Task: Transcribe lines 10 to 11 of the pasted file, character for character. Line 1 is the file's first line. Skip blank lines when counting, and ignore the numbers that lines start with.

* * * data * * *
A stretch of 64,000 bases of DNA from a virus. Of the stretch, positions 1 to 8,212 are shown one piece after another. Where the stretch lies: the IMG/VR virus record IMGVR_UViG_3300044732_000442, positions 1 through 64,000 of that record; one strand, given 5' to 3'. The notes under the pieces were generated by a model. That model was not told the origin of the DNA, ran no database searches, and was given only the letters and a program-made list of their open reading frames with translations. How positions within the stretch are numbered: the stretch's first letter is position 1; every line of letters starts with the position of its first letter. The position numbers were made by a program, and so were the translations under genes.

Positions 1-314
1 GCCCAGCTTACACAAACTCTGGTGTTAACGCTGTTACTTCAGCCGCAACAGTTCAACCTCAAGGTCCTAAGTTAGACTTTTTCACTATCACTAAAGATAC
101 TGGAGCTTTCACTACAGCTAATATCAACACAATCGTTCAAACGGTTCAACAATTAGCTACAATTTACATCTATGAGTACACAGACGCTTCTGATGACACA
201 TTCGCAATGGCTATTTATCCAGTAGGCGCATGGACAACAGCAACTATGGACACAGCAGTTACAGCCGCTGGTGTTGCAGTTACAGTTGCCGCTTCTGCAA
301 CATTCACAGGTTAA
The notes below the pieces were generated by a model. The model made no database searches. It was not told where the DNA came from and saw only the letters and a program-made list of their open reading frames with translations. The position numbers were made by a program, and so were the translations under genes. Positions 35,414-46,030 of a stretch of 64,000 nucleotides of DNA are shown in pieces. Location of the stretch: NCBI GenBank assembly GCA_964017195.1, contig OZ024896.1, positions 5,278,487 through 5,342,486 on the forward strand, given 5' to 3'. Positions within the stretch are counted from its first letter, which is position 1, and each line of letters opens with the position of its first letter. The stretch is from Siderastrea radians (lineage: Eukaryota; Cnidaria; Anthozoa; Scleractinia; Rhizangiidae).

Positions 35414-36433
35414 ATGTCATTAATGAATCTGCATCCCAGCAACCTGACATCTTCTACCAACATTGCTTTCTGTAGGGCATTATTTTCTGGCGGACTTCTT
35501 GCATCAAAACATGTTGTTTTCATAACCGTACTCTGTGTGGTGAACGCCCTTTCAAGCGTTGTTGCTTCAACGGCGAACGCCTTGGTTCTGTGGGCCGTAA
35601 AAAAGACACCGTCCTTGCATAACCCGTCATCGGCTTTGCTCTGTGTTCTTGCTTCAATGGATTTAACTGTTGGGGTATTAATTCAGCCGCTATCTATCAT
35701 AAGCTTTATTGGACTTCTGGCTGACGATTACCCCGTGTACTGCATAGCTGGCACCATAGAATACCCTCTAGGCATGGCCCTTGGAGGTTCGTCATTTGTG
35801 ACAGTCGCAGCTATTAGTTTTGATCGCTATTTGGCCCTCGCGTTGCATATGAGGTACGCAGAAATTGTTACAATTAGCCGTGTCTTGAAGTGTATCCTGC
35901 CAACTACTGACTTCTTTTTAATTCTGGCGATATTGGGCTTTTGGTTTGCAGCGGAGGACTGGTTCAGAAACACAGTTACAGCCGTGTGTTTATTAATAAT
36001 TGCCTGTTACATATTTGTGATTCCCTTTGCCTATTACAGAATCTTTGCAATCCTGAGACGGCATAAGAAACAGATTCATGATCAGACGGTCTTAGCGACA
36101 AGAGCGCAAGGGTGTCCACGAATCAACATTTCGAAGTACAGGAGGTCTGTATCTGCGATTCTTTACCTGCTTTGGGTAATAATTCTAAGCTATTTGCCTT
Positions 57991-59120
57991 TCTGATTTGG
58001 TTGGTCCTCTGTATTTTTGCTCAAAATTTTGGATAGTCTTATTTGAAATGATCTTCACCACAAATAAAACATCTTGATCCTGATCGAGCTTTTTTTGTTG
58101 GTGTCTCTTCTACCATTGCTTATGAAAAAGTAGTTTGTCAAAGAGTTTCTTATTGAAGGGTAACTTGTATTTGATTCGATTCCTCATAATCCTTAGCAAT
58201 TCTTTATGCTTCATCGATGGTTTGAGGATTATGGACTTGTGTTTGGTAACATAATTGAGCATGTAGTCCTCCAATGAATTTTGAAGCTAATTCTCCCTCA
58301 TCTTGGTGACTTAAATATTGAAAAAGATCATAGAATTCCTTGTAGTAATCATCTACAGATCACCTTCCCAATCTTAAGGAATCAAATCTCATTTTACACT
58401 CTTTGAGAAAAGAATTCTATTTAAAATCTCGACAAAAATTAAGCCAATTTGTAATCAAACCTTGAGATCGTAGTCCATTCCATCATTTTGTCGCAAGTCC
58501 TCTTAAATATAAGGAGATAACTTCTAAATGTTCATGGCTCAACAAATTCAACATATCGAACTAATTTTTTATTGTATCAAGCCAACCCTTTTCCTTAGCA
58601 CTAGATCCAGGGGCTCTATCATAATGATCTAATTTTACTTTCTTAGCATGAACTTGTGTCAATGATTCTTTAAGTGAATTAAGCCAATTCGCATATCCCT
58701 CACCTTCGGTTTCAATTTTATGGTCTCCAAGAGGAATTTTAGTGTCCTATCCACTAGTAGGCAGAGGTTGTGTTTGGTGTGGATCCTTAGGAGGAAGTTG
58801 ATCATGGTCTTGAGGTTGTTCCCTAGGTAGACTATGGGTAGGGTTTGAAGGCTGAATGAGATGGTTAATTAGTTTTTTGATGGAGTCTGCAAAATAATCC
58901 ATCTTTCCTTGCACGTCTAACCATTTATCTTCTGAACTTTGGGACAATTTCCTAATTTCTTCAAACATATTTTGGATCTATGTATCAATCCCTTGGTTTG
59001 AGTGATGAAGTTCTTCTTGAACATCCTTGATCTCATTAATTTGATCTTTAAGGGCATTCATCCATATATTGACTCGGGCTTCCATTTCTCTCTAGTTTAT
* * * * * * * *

35501 GCATCAAAACATGTTGTTTTCATAACCGTACTCTGTGTGGTGAACGCCCTTTCAAGCGTTGTTGCTTCAACGGCGAACGCCTTGGTTCTGTGGGCCGTAA
35601 AAAAGACACCGTCCTTGCATAACCCGTCATCGGCTTTGCTCTGTGTTCTTGCTTCAATGGATTTAACTGTTGGGGTATTAATTCAGCCGCTATCTATCAT